Fantomex goes on a "crazy psychedelic ride" in Giant-Size X-Men one-shot

(Image credit: Marvel Comics)

The master thief Fantomex, who has often hung around with Marvel's merry mutants the X-Men, has been off the board for some time since giving up his physical body to free Charles Xavier from the Astral Plane – but now he's entering the 'Dawn of X' era in Giant-Size X-Men: Fantomex #1 from writer Jonathan Hickman and artist Rod Reis.

After speaking with X-Men group editor Jordan D. White, who set the stage for the Fantomex one-shot (which ties into the ongoing saga occurring with Storm that has run through several of the Giant-Size X-Men one-shots) Newsarama is catching up with Reis about his part in the story. Working in the so-called 'Marvel Method,' Hickman and Reis plotted the story, and then Reis created the pages without a full script – a classic way of creating comic book stories that goes back to the days of Stan Lee and Jack Kirby.

Reis filled us in on what's going on with Fantomex, whether we'll see any hint of his escape from the Astral Plane, and what it's like crafting a story in the 'Marvel Method.'

(Image credit: Marvel Comics)

Newsarama: Rod, you're drawing a key part of the 'Dawn of X' story in Giant-Size X-Men: Fantomex #1. What can you tell us about what Fantomex is up to here?

Rod Reis: Basically he's trying to enter the World and in order to do that, he's gonna get some extra and unexpected help from some known characters (and some new characters).

Nrama: Fantomex hasn't been seen in a while after giving Charles Xavier his body in the Astral Plane. How does that time away factor into this story?

Reis: This story is pretty self-contained and shows Fantomex's personal journey through eras. But by the last page, we can see him reintroduced to this new mutant world. 

(Image credit: Marvel Comics)

Nrama: You mentioned Fantomex will enter the World in this story. What's your approach to depicting this genetically engineered mutant environment?

Reis: I tried to bring different aspects of the World, referencing what other artists did through years and showing how it evolved as he gets crazier and crazier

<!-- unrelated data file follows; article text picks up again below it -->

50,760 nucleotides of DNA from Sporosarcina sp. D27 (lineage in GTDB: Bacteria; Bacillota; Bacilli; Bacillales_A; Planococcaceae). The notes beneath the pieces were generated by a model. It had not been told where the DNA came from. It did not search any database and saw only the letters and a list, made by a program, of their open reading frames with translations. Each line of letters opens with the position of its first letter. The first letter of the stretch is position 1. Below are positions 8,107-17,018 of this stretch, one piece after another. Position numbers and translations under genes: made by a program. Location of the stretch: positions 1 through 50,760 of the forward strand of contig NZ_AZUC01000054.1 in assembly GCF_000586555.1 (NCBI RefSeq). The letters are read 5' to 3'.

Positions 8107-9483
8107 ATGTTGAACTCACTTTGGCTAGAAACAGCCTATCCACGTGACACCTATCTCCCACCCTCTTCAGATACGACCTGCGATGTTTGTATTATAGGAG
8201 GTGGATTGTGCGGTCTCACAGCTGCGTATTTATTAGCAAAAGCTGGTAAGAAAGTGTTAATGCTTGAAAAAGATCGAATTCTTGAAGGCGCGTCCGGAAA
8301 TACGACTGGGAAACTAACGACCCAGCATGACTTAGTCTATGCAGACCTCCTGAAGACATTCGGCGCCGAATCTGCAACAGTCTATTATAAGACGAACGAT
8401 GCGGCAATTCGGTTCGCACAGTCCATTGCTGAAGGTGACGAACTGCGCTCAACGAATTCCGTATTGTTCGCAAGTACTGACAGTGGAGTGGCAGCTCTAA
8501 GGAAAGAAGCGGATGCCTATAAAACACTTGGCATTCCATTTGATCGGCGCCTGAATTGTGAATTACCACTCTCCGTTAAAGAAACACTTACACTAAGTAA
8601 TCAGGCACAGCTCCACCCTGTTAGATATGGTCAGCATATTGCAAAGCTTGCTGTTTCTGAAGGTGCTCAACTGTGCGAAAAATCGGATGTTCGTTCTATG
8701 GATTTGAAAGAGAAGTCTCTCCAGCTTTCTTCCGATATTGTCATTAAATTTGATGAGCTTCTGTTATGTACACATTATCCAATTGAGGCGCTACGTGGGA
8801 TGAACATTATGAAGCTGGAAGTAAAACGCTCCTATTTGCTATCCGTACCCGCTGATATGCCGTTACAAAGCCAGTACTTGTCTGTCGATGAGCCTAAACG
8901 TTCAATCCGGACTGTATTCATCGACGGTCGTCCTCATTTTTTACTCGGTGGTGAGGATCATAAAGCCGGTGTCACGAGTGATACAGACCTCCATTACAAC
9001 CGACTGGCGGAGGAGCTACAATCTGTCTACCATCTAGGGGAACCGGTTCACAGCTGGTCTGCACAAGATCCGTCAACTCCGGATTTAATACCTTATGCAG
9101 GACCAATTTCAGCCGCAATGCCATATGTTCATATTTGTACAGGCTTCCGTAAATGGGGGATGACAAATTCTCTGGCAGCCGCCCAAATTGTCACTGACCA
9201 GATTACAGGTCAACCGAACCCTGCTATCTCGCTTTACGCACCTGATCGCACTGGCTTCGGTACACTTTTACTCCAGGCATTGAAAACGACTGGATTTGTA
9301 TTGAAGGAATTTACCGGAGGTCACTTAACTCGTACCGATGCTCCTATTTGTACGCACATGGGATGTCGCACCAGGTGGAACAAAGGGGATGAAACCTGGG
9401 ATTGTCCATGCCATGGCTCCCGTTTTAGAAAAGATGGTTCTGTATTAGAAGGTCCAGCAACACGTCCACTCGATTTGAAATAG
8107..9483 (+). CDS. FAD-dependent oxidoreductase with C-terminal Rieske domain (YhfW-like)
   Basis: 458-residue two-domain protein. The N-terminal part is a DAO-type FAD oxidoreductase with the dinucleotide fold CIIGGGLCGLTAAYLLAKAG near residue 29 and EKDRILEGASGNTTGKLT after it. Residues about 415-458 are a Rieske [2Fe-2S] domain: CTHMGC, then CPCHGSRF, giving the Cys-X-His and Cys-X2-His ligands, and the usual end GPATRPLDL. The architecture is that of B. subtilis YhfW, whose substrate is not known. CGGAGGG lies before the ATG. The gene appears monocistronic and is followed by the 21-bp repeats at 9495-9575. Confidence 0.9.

Nrama: What has surprised you most about drawing this story?  

Reis: The level of freedom I had during the production, it was a lot of fun to come up with different and inventive ways to draw crazy and psychedelic things and characters. I had a blast illustrating this book!

Nrama: You're working with Jonathan Hickman on this story. What's it like working with him? 

Reis: Working with him has been great! We had a lot of fun doing New Mutants together. He's a great collaborator we both want to push the boundaries as storytellers and his ideas fit perfectly to my way to approach comics.

(Image credit: Marvel Comics)

Nrama: How does it feel working in the X-Men line at such a unique time? Can we expect more X-Men art from you in the future?

Reis: It feels awesome, I'm so grateful to Marvel, Jonathan Hickman, and all X-Men office for the support and the freedom they gave me on this project. Yes! I will stay in Krakoa for a little longer and people can expect more X Men art from me in the future.

Nrama: What are the key things you're keeping in mind when putting together a page for a story like this?

Reis: The most important for me is to have fun with a book I'm working on and in this case, because the story is so crazy, it's super easy to get involved by this story and create cool striking visuals. Also, I want to make sure I will fulfill Jonathan's expectations and translate his words into a fun comic book.

Nrama: Bottom line, what do you want fans to know about Giant-Size X-Men: Fantomex?

Reis: It's gonna be a crazy psychedelic ride to see Fantomex try to break into the World.

George Marston

I've been Newsarama's resident Marvel Comics expert and general comic book historian since 2011. I've also been the on-site reporter at most major comic conventions such as Comic-Con International: San Diego, New York Comic Con, and C2E2. Outside of comic journalism, I am the artist of many weird pictures, and the guitarist of many heavy riffs. (They/Them)